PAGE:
“This is an important state. This is a state that Trump won by almost 20 points,” Tillis said. “This is a state that needs a senator who can be the Republicanjunior senator from the state of Missouri."
Tillis recounted to the crowd a recent fundraising stop in St. Louis.
“I was meeting somebody who was a very generous donor to Republican causes. He said he happens to know the senator and he likes her. I said I agree with that. In fact, if we’re successful in beating her, you can spend a lot more time with her.”
Challenging the commander-in-chief
At Democrat Days, new Missouri Democratic Party chairman Stephen Webber was among several speakers who slammed Trump for his character and his early policies.
Webber, a military veteran, was particularly vehement, at one point referring to the president as “a draft dodger” because Trump received deferments.
Later, Webber told St. Louis Public Radio that it’s imperative Democrats not relent when they disagree with the president. He also contended his attacks on Trump were on moral, not political, grounds.
"I think Americans need to challenge him directly. I'm not even concerned about the political strategy,'' Webber said. "I do believe he's a threat to the fabric of our country."
If Trump’s standing among Missouri’s rural voters is still strong in 2018, Democratic leaders fear that McCaskill and Galloway are doomed.
But McCaskill says she’s confident that Republicans will be in trouble with voters in 2018, especially as some of their more unpopular policies, such as the immigration ban, go into effect.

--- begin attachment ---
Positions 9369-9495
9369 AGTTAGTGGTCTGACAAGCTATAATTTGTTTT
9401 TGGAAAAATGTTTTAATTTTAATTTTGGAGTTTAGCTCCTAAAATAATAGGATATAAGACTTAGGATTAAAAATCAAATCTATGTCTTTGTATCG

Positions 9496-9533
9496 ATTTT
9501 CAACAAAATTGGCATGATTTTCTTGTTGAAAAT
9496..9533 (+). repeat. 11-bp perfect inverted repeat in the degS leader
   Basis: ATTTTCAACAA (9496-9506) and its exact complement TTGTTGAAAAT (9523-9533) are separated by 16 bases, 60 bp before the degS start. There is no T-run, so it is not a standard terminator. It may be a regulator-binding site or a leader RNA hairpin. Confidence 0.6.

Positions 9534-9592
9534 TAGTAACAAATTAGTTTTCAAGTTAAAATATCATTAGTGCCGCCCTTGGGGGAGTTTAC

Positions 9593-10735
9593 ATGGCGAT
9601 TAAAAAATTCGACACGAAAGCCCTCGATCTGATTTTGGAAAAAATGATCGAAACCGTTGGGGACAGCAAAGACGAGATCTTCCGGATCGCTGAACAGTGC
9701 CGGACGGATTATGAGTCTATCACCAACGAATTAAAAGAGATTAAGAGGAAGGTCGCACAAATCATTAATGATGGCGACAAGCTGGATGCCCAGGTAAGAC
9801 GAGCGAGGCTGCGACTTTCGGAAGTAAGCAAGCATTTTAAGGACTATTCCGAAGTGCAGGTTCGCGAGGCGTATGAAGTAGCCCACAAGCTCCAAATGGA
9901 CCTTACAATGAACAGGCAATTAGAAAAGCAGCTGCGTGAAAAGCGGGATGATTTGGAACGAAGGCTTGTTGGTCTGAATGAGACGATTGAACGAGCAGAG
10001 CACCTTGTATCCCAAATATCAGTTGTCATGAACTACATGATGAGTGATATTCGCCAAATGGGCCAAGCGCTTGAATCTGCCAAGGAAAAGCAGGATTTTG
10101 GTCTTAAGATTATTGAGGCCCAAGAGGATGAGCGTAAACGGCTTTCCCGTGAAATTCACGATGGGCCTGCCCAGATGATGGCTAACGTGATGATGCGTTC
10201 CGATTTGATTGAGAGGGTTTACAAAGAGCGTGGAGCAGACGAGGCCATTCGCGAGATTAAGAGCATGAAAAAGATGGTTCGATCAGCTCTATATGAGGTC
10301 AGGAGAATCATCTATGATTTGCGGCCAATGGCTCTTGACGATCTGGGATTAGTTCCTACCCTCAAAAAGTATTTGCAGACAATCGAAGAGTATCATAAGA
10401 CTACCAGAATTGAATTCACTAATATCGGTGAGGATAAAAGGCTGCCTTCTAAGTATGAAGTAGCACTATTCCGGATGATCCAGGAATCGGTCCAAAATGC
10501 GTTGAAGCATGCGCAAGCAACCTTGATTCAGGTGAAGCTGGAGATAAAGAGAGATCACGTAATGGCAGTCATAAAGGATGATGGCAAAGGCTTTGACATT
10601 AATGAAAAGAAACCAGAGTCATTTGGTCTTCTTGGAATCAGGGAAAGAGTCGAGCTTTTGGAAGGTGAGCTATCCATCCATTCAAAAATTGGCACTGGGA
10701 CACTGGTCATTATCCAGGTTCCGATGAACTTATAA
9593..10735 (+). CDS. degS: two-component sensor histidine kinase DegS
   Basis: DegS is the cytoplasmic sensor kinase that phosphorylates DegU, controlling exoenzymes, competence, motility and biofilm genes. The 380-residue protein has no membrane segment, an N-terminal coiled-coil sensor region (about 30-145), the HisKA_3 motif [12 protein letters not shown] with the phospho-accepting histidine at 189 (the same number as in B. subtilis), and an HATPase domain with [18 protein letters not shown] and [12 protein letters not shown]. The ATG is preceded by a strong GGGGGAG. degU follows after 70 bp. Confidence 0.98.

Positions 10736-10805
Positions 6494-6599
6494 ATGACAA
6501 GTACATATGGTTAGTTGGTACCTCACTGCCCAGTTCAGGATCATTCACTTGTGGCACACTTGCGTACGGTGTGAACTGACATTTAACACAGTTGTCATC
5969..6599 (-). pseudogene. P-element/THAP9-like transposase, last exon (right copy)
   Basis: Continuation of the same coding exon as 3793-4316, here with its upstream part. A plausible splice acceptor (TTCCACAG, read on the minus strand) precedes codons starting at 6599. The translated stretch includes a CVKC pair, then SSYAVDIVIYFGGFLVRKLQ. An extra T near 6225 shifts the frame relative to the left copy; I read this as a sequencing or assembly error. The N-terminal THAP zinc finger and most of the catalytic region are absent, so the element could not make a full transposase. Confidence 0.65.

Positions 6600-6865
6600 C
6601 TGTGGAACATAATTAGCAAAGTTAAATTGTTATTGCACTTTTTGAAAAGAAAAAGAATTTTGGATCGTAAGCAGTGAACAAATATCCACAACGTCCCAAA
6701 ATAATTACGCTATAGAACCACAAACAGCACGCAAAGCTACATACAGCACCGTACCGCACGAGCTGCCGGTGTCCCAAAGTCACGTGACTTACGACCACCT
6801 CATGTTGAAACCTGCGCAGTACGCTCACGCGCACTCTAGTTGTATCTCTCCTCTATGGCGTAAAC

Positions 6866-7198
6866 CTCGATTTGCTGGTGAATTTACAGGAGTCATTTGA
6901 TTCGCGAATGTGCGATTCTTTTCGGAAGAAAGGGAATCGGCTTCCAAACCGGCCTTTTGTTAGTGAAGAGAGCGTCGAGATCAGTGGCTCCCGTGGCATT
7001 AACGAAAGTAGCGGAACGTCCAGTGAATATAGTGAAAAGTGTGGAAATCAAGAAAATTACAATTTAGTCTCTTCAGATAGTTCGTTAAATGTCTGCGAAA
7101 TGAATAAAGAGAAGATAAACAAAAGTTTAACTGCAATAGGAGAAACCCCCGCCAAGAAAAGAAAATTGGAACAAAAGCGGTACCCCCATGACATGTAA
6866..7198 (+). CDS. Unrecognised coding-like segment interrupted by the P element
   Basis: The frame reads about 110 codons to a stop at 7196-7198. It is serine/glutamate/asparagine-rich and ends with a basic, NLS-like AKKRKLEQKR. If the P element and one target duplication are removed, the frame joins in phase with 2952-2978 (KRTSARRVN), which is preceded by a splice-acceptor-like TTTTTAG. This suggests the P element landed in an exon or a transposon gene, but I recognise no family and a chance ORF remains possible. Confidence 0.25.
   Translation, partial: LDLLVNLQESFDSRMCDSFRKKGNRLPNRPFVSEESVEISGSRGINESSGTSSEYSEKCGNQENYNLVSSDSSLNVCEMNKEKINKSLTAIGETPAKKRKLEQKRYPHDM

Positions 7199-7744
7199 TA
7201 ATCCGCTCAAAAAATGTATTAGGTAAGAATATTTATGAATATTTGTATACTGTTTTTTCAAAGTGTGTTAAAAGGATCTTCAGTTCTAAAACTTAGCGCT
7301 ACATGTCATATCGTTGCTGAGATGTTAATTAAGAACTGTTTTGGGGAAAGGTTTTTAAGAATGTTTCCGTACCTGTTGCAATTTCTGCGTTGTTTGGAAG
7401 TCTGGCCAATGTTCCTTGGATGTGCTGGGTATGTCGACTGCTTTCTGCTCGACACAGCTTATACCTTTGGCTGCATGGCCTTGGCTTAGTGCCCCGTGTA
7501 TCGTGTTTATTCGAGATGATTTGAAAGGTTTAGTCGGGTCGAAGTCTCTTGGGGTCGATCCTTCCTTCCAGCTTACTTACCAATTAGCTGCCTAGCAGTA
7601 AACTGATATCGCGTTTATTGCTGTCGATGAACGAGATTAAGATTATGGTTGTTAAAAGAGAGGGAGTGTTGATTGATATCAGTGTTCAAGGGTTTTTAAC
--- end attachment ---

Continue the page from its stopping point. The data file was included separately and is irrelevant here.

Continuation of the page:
McCaskill also is heartened by the reception she’s getting from average Missouri residents.
“I’ve never felt the kind of support that I feel moving around the state,’’ she said. “The woman at the checkout counter at Schnucks who came from behind her cash register to hug me. The man in the parking lot at the West County mall who walked four rows over to tell me to keep fighting. I’ve never had that before.”
McCaskill predicts that some Republicans may be surprised with her fundraising when her next campaign-finance report is filed in April.
Although several prominent Republicans are being touted as potential contenders, some party activists are promoting Missouri Attorney General Josh Hawley.
He received the most votes in Missouri during the November election. Even the White House is taking notice: Trump press secretary Sean Spicer tweeted praise last week for Hawley’s comments in support of Neil Gorsuch, Trump’s choice for the open U.S. Supreme Court seat.
For now, Hawley isn’t showing his hand. In an interview at Lincoln Days, he said with a chuckle, “All I’m saying is I’d like to be left alone to do my job that I got elected to do.”
McCaskill’s fate also may depend on young voters. Dozens of them showed up at Democrat Days, including 24-year-old St. Louisian John Gaskin, who sits on the national board of the NAACP. He said Democrats of all ages need to pull together.
“It’s like the Wild Wild West. It’s time to circle the wagons and then during times of depression, you find yourself,” Gaskin said.
Moroh is buoyed by what she sees as a dramatic change in the nation’s political climate since Trump was sworn in, recalling McCaskill’s stunned reaction when the two showed up at the Women’s March in St. Louis the day after the presidential inauguration.
“They all wanted to speak to her, to touch her, to reach out to her. They were yelling, ‘Thank you Claire. You’ve got this Claire, What can we do?’ It really told me, and more importantly told her, that that energy and passion is there, maybe to a degree we haven’t seen in quite a while in this state and this country,” Moroh said, adding: “She came home and said, ‘I feel like I’ve had champagne.’ ”